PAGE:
The Citroen DS3 Cabriolet mixes old with newWe all know the Citroen DS3 is a very good car, it was a runaway hit when it was launched, taking on BMW's sainted MINI and holding its own. The convertible version has hit showrooms and it borrows more than just a name from Citroen's past.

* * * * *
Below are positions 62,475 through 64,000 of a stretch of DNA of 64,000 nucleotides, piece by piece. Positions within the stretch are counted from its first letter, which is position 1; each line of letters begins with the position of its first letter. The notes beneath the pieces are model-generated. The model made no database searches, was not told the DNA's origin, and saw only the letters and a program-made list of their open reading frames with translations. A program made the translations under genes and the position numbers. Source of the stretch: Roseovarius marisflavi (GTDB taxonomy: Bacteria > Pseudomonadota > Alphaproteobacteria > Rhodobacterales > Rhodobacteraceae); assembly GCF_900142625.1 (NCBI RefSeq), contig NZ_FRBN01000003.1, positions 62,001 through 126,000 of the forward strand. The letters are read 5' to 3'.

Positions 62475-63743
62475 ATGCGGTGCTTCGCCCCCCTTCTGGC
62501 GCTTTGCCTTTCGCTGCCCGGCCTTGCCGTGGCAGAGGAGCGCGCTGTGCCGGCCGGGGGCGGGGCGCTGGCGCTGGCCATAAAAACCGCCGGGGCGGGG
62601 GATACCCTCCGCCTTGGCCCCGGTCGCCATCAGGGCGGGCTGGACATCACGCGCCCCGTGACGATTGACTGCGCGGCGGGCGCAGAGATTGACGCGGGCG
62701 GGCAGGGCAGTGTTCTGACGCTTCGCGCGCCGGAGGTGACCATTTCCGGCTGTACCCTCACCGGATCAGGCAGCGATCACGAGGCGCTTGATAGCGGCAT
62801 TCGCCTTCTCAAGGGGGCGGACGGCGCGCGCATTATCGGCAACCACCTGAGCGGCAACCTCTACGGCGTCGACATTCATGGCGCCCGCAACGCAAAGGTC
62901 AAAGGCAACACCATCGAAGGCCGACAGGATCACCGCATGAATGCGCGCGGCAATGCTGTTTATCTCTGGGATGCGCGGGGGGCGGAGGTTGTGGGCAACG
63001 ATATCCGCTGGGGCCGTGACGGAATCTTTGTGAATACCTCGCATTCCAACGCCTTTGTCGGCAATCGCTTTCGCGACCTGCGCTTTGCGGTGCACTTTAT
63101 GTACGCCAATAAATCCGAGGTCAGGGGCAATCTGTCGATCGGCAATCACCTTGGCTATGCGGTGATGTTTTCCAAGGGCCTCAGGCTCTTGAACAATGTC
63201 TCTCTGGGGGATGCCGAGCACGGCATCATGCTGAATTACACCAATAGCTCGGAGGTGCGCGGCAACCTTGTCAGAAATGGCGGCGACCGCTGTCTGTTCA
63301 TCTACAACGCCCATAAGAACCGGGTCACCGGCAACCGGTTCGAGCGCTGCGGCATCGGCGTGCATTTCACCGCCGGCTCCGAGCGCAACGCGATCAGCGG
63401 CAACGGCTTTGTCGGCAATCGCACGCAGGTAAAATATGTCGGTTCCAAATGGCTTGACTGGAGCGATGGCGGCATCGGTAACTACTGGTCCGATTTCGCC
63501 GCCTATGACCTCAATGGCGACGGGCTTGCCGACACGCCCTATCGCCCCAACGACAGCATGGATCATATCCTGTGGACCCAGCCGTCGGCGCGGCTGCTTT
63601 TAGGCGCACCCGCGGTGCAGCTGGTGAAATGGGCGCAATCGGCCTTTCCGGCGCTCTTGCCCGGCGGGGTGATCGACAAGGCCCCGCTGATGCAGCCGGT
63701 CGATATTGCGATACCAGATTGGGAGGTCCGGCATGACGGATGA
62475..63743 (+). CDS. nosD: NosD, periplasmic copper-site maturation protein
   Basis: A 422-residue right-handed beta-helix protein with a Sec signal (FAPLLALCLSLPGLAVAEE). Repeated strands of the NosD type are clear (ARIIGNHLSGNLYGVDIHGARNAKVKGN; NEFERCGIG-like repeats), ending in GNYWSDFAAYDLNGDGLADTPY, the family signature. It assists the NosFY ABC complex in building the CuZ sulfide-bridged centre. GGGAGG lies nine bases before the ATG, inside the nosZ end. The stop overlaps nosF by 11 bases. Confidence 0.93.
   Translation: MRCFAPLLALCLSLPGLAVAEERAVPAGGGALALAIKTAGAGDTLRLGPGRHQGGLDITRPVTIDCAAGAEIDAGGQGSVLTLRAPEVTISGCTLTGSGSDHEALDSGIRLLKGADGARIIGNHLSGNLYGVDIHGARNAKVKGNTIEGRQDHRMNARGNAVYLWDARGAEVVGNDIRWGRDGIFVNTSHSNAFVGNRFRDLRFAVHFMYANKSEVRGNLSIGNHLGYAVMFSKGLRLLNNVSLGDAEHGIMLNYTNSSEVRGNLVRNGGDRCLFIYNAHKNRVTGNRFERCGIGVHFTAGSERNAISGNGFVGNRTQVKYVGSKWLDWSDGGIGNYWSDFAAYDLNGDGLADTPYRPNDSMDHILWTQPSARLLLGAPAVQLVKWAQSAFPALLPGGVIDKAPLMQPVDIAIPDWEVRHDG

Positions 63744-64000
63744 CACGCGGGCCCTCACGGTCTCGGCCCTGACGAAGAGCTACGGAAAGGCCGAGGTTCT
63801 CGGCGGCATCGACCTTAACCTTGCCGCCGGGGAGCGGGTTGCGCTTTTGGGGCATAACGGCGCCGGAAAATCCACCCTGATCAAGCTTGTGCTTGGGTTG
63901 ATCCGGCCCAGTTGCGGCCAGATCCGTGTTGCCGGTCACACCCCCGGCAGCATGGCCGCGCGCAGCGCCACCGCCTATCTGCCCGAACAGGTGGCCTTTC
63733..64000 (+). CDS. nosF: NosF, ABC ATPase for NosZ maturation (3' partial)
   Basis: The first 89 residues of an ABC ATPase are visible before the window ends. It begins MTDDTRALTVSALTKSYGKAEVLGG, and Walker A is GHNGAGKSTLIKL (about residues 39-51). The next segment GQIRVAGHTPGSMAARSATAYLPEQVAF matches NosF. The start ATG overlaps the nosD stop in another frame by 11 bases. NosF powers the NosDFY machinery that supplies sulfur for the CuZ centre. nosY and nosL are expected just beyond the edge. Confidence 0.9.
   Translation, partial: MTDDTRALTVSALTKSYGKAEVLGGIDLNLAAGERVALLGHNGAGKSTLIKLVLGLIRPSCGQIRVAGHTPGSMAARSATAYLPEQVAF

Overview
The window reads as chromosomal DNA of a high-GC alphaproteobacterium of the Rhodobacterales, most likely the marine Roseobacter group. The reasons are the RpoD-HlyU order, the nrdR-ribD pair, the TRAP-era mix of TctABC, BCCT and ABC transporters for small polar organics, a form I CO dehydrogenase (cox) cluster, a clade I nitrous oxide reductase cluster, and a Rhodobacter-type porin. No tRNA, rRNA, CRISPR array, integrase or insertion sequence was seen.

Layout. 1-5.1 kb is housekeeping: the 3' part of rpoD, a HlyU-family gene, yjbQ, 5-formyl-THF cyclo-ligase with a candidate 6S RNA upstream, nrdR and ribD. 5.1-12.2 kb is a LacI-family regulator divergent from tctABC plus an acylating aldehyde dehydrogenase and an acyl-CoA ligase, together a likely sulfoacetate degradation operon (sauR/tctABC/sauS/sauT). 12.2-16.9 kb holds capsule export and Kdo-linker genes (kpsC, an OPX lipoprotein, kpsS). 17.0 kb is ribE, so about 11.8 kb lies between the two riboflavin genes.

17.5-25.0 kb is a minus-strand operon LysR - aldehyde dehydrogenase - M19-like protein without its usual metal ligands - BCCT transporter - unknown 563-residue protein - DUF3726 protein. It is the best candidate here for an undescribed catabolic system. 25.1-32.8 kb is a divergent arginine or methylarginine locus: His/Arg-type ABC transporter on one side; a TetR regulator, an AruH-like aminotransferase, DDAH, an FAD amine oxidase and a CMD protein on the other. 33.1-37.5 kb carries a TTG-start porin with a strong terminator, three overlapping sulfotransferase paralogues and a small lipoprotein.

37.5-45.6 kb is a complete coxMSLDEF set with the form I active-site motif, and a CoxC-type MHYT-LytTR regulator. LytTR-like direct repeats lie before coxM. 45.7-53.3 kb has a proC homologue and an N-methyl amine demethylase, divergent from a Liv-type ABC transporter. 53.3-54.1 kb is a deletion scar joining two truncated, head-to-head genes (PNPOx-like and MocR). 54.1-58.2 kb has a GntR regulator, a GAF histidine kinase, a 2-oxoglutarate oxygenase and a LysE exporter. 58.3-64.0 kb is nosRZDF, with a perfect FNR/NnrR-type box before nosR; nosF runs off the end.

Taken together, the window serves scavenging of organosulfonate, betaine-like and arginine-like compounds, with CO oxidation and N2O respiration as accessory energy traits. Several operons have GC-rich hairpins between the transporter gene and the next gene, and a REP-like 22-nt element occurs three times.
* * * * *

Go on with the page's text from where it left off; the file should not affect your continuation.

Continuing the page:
What happens when you try to re-define an icon, when you pluck your name from your past and create something new? If you Citroen, that means lots of success. Citroen re-launched the DS name in 2009, but it wasn't a giant saloon thing. It was a hatchback with an emphasis on fun and quality. The DS3 took the roads by storm. Small Citroens weren't cars for people who just wanted a runner bout anymore. They became alternatives to Minis and that ilk. The DS3, through, has evolved. It's lost its head almost literally. Well, it's been scalped. But that reminds me of another icon, the 2CV. The 2CV or "Tin Snail," also lacked a roof. A simple roll-back canvas choppy was your option, but it served a purpose. You see, scalping a car-- as Citroen has done here, rather than take the whole roof off-- means there isn't actually much compromise. There's no extra strength needed because all the pillars, et cetera, are still in place. All Citroen had to do is add 25 kilos of weight, which means the DS3 Cabriolet is just as fun to drive as the normal hatch. The roof comes in three colors: black, blue, and DS print, but has a party piece. It retracts at speeds up to 75 miles an hour. Handy that because it means you can open and close the DS at normal motorway speed. You don't have to stop to sort anything out. And that means you can get this DS topless in just 16 seconds. And I'm not quite sure how I feel about that. Here's something you may not have known. DS in French means goddess. It's a name that summed up the original "DÃ©esse" perfectly. So, trick roof, check. Good looks, check. Good to drive, check. Anything else? Oh, yes. Now, there is an awful lot of junk in the DS3 Cab's trunk. Not only is it the only car in its class that can fit five full-size people in it, but also, its boot can hold up to 245 liters of stuff. Now, to put that into perspective, that's 120 liters more than you can fit in a mini convertible, or one not quite as bendy as it used to be presenter. While I climb out of the trunk with the grace of a drunk duck, just take a moment to think about the DS3 Cabriolet. There's more to it than meets the eye. If anything, the DS3 Cabriolet does Citroen's heritage a massive service. You see, it keeps the original DS' attitude and style, but also borrows the 2CV's simplistic solution to the roof issue. But even better than all of that is the fact that as a convertible, roof up or down, it still looks like a normal car, which means anyone can drive it around and not look like a burk. Say puffy.